Since smartphones have been around, people have been buying them. Lots of them—the market has grown exponentially over the past decade. But now, for the first time, market research firm IDC is predicting that 2015 will be the first year that the rate at which the worldwide smartphone market expands will sink into single digits. Turns out, most people who want smartphones probably already have ’em. Counterintuitively, this is to Apple’s benefit.
IDC’s new report today predicts total smartphone shipments in 2015 will amount to a 9.8 percent increase compared to last year, or 1.43 billion units. According to the firm, growth has slowed in the Asia Pacific region, Latin America, and Western Europe.
Not surprisingly, IDC expects that Windows Phones and other phones running on operating systems other than Android or iOS will ship in significantly less quantities in the future.
But a much more pointed reason for slowing growth is the changing market dynamics in China. As the world’s largest smartphone market, representing about one-third of total smartphone sales globally, China has the scale to shift global trends. And in China, the smartphone market is saturated, which means growth has stagnated. First-time buyers have vanished, meaning the growth potential in the country is now in the upgrade market.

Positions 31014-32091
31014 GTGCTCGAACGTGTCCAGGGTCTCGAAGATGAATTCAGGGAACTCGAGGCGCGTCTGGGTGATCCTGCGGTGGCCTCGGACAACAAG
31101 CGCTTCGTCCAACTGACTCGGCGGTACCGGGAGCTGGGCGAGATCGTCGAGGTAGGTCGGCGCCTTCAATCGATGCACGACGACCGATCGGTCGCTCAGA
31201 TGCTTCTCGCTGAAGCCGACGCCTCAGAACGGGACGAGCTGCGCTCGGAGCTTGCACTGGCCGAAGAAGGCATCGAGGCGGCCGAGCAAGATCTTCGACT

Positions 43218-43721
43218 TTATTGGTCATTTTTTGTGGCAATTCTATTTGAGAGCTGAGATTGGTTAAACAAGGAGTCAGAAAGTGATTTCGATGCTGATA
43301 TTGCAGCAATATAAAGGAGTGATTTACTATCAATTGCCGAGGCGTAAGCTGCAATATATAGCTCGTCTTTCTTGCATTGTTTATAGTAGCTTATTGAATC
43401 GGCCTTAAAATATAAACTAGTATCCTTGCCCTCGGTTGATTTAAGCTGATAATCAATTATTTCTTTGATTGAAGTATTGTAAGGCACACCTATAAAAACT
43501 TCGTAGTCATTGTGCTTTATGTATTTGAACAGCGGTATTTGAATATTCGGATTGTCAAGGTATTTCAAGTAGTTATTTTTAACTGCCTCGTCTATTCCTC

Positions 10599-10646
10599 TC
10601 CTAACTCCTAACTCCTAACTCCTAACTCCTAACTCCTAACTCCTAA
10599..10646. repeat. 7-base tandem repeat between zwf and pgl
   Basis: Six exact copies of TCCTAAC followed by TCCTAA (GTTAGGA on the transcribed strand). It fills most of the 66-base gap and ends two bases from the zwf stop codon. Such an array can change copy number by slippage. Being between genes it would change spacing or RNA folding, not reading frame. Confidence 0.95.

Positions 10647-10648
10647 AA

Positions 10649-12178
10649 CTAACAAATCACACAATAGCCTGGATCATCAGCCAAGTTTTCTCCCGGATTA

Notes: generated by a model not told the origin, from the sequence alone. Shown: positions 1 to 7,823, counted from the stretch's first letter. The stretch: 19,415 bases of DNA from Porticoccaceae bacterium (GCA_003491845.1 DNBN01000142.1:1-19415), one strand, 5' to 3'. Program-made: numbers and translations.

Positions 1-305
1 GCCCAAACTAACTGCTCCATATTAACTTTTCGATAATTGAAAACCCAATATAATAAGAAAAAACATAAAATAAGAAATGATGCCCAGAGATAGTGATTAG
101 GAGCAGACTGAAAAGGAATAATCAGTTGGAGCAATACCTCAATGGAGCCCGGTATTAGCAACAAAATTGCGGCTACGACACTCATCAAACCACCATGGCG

“In past years, feature phone users were converting to first-time smartphone buyers,” Anthony Scarsella, a research manager with IDC’s mobile phones team, tells WIRED. “That’s shifting out of China right now.”
Now that conversion has moved to other regions. The Middle East and Africa have seen the most growth in 2015, with shipments increasing nearly 50 percent year over year. That’s even greater than “hot growth” markets like India and Indonesia.
To maintain momentum, low-cost smartphones will have to continue to be a hit in less mature markets, Scarsella says. In more developed markets, smartphone makers may be motivated to push device financing and trade-in options to entice consumers, similar to what Apple is already doing with its iPhone Upgrade Program in the US.
All of which seems to point to Apple being the clear winner here. Since most people who want smartphones in many parts of the world now already own them, it follows that more growth is likely to happen in the upgrade market than among first-time buyers in China. In its last reported quarter, Apple saw 99 percent revenue growth in the country compared to the same period last year. There’s yet more potential to convert smartphone owners into Apple users as the country continues its transition to 4G technology. Finally, it’s because Apple is the undisputed king of premium smartphones that, even if the company doesn’t sell all the phones, it still makes massive piles of money.
So yes, while smartphone shipments have slowed, many of the bigger makers, especially Apple, don’t have reason to panic. It’s the little guys who are on the losing end.